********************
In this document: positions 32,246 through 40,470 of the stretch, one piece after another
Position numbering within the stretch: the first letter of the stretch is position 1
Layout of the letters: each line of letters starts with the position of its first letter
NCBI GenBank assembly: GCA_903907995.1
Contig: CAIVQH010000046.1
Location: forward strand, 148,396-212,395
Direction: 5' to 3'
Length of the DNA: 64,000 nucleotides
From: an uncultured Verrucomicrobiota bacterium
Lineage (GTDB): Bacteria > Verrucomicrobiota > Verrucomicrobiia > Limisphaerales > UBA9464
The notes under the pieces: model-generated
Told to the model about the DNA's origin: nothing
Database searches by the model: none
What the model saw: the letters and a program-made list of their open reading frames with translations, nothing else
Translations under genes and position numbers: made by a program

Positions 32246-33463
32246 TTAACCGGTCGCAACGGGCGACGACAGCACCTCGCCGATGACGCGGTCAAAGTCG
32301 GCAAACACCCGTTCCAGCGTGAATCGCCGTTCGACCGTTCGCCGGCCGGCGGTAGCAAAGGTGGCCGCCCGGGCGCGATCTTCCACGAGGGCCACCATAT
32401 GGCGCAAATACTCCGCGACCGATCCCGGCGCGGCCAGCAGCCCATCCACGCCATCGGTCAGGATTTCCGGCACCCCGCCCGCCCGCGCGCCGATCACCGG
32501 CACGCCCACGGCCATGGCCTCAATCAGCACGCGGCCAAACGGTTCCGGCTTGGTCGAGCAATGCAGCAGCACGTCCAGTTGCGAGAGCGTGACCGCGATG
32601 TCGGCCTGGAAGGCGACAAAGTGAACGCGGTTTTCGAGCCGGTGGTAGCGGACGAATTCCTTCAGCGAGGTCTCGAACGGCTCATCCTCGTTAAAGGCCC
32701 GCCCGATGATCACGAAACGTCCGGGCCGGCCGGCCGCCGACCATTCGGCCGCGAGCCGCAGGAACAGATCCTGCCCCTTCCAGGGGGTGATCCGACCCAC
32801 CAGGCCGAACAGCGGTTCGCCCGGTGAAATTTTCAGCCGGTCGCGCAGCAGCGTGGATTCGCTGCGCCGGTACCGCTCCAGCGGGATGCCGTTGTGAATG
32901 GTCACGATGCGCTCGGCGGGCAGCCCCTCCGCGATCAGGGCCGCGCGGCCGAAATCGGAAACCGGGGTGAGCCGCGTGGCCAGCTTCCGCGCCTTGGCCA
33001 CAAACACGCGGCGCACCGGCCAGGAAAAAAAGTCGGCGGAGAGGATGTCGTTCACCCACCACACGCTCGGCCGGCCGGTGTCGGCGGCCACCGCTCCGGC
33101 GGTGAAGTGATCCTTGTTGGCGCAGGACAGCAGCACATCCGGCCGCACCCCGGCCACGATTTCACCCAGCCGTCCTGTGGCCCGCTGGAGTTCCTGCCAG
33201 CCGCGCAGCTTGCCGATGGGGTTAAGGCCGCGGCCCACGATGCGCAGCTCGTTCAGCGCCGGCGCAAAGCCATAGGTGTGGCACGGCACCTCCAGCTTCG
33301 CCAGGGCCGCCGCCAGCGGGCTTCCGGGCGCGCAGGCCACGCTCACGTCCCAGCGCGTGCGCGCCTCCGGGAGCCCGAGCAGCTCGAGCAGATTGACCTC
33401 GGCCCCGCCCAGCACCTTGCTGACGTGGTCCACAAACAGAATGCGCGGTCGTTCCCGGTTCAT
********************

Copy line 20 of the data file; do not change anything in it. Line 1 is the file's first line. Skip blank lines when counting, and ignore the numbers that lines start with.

32501 CACGCCCACGGCCATGGCCTCAATCAGCACGCGGCCAAACGGTTCCGGCTTGGTCGAGCAATGCAGCAGCACGTCCAGTTGCGAGAGCGTGACCGCGATG